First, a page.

Legendary former UCLA basketball coach John Wooden died of natural causes at UCLA Ronald Reagan Medical Center Friday at 6:45 p.m., the university announced. He was 99. He passed as students on campus were preparing to undertake a Friday night rally in his honor.
The man who led the university to ten NCAA championships in the 1960s and 1970s was admitted to the hospital as a result of dehydration, campus officials stated earlier Friday. He was reported to have been in "grave condition," but the university stated he had been "resting comfortably" before his death. UCLA Chancellor Gene Block issued this statement in response to Wooden's passing:
"Coach Wooden's legacy transcends athletics; what he did was produce leaders. He was truly a legend in his own time, and he will be a legend for generations to come."
Family members stated through UCLA that funeral services would be private but that at some point they would allow for a public memorial. "The Wizard of Westwood" was born in 1910 and his 100th birthday would have been Oct. 14. He already has at least one high school and one U.S. post office named in his honor, according to KCAL 9 News.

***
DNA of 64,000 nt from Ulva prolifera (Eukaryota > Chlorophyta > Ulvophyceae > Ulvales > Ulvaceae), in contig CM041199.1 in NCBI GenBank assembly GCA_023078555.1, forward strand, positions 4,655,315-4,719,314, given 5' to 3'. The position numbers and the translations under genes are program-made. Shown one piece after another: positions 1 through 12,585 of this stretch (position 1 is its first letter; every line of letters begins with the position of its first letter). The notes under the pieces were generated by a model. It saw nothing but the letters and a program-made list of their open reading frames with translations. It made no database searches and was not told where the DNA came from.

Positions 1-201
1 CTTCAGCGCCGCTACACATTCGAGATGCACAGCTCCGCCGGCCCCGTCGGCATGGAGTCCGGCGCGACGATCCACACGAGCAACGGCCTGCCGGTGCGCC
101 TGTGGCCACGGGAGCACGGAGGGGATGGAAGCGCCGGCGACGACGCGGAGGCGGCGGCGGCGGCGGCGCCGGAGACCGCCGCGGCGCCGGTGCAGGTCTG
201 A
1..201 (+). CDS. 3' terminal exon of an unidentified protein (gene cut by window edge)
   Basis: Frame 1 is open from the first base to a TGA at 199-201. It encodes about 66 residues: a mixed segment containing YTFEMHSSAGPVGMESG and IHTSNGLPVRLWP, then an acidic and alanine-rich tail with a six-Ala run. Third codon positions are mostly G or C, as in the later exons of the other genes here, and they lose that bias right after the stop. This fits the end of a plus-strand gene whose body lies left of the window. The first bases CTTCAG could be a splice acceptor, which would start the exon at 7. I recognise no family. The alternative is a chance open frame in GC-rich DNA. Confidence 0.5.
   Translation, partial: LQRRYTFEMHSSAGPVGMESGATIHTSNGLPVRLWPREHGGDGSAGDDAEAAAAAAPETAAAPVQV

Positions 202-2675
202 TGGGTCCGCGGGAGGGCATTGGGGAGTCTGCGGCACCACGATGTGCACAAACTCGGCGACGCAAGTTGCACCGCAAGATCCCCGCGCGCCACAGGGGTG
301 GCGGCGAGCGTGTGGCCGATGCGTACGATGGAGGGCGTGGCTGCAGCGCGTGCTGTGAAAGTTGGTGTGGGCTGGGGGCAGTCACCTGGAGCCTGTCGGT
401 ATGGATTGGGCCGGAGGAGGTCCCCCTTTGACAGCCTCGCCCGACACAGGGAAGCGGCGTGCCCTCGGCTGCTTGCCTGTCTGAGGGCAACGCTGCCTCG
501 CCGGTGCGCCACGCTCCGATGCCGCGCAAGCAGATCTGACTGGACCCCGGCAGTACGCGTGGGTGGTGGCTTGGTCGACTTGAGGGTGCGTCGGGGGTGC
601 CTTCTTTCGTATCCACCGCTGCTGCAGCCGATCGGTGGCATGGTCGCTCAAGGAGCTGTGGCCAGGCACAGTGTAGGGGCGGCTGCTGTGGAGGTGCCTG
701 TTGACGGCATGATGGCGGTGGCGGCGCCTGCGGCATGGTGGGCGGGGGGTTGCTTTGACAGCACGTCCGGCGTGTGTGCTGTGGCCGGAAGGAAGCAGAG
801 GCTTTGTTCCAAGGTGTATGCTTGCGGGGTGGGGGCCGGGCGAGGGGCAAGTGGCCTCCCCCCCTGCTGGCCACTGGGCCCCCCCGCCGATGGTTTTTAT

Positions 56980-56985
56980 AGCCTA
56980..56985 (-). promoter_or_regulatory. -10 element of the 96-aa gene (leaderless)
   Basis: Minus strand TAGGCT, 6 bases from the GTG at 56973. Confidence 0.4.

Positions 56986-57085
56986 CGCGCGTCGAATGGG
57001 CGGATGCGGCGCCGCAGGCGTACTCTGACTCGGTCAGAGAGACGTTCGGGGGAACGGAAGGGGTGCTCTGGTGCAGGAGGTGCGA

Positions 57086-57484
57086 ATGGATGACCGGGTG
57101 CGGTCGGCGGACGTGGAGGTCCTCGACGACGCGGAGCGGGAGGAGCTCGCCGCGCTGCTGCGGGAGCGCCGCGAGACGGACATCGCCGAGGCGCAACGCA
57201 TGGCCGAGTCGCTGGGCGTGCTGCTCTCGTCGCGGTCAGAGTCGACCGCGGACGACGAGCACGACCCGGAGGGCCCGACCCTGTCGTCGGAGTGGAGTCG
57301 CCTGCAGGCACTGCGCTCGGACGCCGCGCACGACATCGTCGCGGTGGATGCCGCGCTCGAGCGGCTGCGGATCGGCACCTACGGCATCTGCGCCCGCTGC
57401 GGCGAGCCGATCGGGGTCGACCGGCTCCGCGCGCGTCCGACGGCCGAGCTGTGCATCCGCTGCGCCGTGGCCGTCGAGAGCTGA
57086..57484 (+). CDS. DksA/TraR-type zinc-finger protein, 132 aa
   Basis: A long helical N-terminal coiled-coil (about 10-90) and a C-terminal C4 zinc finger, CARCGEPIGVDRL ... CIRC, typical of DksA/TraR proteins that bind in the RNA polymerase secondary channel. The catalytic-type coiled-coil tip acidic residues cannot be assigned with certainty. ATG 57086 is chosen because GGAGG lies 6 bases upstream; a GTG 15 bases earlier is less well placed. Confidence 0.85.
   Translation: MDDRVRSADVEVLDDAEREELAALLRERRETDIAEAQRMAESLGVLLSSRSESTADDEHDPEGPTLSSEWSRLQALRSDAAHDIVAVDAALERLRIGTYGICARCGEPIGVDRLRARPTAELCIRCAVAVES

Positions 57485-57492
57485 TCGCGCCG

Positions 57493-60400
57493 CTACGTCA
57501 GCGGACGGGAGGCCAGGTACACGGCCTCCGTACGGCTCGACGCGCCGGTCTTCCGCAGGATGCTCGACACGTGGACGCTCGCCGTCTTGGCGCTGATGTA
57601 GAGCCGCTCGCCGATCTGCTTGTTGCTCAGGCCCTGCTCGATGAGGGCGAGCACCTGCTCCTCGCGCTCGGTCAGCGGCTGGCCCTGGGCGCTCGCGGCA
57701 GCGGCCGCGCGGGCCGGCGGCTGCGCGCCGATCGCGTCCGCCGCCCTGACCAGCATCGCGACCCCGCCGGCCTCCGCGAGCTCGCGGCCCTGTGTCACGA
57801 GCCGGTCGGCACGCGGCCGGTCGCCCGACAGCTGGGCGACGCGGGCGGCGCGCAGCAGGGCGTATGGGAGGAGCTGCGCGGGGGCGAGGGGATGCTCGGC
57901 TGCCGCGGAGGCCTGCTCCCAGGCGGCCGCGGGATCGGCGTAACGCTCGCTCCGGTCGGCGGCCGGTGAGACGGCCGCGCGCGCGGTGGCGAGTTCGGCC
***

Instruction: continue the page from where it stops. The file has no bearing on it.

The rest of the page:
Wooden, a rare individual inducted into the Basketball Hall of Fame as both a player and a coach, took UCLA to 10 championships in the years 1964, 1965, 1967, 1968, 1969, 1970, 1971, 1972, 1973 and 1975.
He was known for his "pyramid of success" coaching style. Among the many big-name players he coached as students were Kareem Abdul-Jabbar and Bill Walton.
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"It's kind of hard to talk about Coach Wooden simply, because he was a complex man," Abdul-Jabbar told UCLA. "But he taught in a very simple way. He just used sports as a means to teach us how to apply ourselves to any situation."
Sayings he repeated to his players included "never lie, never cheat, never steal," "don't whine, don't complain, don't make excuses" and "make each day your masterpiece."
"There will never be another John Wooden," stated UCLA Director of Athletics Dan Guerrero. "While this is a huge loss for the Bruin family, Coach Wooden's influence reaches far beyond Westwood. Coach was a tremendously significant figure. This loss will be felt by individuals from all parts of society. He was not only the greatest coach in the history of any sport but he was an exceptional individual that transcended the sporting world. His enduring legacy as a role model is one we should all strive to emulate."
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